Remember the ‘neo-Victorian’ age of investment Great Boris Lie? Remember the ‘I’ll never order a new tube train with a cab’ and ‘driverless Tube trains within ten years’ pledges? Time for an update, based on the September 2013 issue of Modern Railways magazine, which I read for the non-league football results.
Page 10′s headline is ‘Piccadilly Line upgrade confirmed’ which is all jolly good, but the subheading is ‘But Bakerloo on hold’. What’s been going on? In 2008 the Bakerloo Line upgrade timetable was for completion in 2020 and last time we looked it was part of the Deep Tube Programme which would see it upgraded with the Piccadilly and Central to a standard design with standard automated trains by 2025. Now it’s disappeared completely.
What’s been happening is Boris’s old Stalingrad defence of London’s transport budget – as usual he’s more von Paulus than Zhukhov and Osborne’s Treasury, while swinging the axe at TfL’s subsidy has only given firm guarantees for one line out of three and the Piccadilly, being the one with the worst crowding problem and the second oldest trains as well as other life expired infrastructure is the only one funded. The DTP as a multi-line rolling upgrade is therefore effectively dead – in MR’s words:
However, as part of the agreement with the Treasury, LU will defer replacement of trains currently used on the Bakerloo and Central Lines, a decision that will see the Bakerloo’s 1972 stock remain in service until at least 2030
That’s 58 years at least. 1938 stock was withdrawn in 1988 after 50 years while A-Stock on the Metropolitan made it to 52 (1960-2012) so that’s extremely long-lived for Underground trains, and explains why LU is forced into planning a serious mid-life refurbishment. Obviously there’s no indication of replacement Bakerloo signalling either, so that line will presumably remain unautomated well into the middle of the century. As for the Central Line, equipped with 1992 vintage computer controlled signalling, I’d expect that will suffer parts obsolescence before long so there’s a big question mark about what to do there, although at least the trains are ‘only’ 21 years old.
Instead we have a purely Piccadilly Line upgrade programme being developed, involving new automated trains (I hesitate to say ‘driverless’ as they’ll have a crew member on board). These will be articulated, air cooled and lightweight for reduced energy use, hopefully without the input of Heatherwick this time – the reduced energy use and air cooling are linked, as less energy to move it means more for cooling it without increasing the net amount transmitted to the environment. They are, sadly, calling it the ‘New Tube for London’ on the erroneous basis that the supposed ‘iconic’ glamour of the Roastmaster will rub off on it rather than people wondering why they’re persisting with a stupid naming convention. First train 2021 with the full fleet in 2023 so just nicking in under the ten year mark, assuming no cockups. Quite how you handle the changeover with dual running with 1973 stock is one to keep an eye on, but if they’re truly cabless you’d have to have the signalling upgrade done before 2021, interfacing with the legacy stuff to allow a smooth handover.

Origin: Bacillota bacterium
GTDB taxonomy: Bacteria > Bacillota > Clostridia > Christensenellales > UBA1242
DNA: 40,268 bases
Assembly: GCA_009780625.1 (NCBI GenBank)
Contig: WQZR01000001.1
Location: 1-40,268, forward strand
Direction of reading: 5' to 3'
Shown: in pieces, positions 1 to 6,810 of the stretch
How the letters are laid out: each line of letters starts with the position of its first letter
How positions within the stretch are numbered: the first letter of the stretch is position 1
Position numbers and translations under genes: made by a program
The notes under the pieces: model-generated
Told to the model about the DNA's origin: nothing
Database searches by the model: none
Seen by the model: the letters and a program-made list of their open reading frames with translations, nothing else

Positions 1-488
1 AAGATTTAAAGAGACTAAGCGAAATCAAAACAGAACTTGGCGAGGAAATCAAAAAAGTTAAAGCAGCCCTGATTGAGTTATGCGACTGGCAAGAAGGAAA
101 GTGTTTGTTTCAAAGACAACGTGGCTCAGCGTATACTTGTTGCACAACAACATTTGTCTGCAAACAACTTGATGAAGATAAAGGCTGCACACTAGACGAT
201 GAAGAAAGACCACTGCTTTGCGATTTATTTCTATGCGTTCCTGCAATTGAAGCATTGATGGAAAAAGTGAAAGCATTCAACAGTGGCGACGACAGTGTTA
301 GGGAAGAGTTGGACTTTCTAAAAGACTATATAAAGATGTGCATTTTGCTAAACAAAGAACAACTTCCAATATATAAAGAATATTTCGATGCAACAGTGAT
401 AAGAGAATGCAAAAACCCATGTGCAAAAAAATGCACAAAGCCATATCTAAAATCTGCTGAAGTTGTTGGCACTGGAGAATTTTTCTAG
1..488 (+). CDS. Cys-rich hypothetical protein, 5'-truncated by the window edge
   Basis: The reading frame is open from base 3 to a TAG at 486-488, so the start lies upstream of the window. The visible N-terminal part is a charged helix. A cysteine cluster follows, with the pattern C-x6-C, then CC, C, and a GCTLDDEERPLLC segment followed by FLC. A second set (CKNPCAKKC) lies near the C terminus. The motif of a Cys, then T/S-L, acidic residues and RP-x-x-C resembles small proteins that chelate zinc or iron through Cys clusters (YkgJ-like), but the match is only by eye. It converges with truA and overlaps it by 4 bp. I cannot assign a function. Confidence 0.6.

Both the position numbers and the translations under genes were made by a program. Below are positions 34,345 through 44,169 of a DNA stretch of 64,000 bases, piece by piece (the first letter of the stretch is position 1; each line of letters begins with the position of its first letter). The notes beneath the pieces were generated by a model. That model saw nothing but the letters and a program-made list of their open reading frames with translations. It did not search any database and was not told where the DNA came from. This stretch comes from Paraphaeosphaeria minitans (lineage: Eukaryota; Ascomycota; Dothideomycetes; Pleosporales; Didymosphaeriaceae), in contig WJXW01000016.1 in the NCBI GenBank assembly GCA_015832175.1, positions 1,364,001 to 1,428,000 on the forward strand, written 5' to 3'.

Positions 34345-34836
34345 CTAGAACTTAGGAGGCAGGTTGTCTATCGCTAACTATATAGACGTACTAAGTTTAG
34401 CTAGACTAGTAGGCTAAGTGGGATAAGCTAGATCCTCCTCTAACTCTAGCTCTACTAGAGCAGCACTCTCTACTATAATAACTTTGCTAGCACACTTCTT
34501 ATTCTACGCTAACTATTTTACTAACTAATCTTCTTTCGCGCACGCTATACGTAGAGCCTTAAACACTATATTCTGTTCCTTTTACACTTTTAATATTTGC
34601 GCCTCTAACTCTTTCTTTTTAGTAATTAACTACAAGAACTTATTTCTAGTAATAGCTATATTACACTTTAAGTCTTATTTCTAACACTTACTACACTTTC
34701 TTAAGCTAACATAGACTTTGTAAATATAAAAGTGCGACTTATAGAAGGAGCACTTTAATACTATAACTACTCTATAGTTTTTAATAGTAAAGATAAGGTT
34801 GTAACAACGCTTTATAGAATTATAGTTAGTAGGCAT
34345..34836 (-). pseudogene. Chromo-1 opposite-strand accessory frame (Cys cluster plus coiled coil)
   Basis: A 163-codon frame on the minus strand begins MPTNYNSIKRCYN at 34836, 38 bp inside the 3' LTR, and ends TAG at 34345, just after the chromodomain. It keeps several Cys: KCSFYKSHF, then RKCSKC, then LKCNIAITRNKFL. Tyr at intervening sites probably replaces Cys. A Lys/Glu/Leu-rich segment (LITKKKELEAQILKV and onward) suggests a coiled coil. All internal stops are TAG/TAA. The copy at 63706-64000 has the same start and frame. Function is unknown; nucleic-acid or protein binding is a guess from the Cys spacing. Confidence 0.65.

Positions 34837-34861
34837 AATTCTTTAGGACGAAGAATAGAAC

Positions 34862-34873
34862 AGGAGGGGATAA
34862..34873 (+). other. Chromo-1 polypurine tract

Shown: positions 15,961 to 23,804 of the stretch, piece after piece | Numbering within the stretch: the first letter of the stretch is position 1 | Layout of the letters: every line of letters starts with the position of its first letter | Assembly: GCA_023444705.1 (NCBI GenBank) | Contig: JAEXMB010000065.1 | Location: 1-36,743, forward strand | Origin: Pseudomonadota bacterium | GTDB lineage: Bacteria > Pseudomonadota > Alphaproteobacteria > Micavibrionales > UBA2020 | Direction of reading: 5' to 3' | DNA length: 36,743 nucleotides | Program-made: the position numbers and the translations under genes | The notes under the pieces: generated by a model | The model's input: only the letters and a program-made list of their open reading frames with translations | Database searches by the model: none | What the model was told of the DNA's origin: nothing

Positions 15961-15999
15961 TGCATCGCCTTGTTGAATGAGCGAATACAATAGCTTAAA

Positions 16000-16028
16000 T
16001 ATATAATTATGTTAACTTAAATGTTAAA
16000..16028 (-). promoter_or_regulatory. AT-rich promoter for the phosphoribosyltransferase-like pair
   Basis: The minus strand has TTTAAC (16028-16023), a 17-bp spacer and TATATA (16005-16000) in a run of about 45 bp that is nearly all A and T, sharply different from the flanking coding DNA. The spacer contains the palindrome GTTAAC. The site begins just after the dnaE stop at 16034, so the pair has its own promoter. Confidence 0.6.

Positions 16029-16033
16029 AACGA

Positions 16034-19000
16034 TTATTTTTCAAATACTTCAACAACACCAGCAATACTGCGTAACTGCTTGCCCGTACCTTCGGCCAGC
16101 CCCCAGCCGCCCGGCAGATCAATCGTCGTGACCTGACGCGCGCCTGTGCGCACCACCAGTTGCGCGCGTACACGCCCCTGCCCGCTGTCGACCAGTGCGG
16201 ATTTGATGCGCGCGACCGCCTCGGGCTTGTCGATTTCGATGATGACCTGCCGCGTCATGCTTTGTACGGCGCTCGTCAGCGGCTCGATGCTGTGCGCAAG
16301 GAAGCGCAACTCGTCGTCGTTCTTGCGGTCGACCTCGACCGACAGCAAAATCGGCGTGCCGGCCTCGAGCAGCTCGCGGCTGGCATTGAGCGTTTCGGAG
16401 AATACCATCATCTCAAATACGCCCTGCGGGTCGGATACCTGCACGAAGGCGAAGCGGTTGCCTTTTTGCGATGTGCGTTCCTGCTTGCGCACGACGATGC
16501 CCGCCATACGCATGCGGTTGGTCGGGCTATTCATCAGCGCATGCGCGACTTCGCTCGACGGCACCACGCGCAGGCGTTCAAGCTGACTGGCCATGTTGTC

All jolly good, automation is no problem for me for capacity reasons, it’s crewless operation that’s the worry. This does tend to suggest that Bombardier’s CityFlo650 signalling system will have to be adopted though, as this will be operational on the shared sections of Piccadilly with District (Acton Town – Ealing Common) and Metropolitan (Rayners Lane – Uxbridge) by then and it would be extremely difficult to overlay a new system intended for automatic operation over the top of it. Besides, the siting of the new Piccadilly control room at Hammersmith together with the SSL room is a bit of a giveaway here. It would be both sensible and efficient.
There’s a final point, though, which is that a lot of people’s scenarios about the Deep Tube Programme involved various cascades of Northern and Jubilee trains to meet increased demand, such as replacing Bakerloo stock with one of those fleets, which now seems off the cards. Also the Northern Line extension to Battersea will require more trains as, arguably, will the increased frequencies possible with the introduction of TBTC signalling, currently half done, judging by the way reliability has fallen off a cliff recently.
Modern Railways has the answer on page 11:
…the most likely option for new stock for the Northern’s Battersea extension now seems to be 1995 clone trains, with the retention of 1995 stock on the Northern Line
In other words they’ll go back and order a few more trains to the same design. With driving cabs. So that’s that pledge gone (it was always daft precisely because it excluded the possibility of perfectly sensible incremental builds of existing designs).
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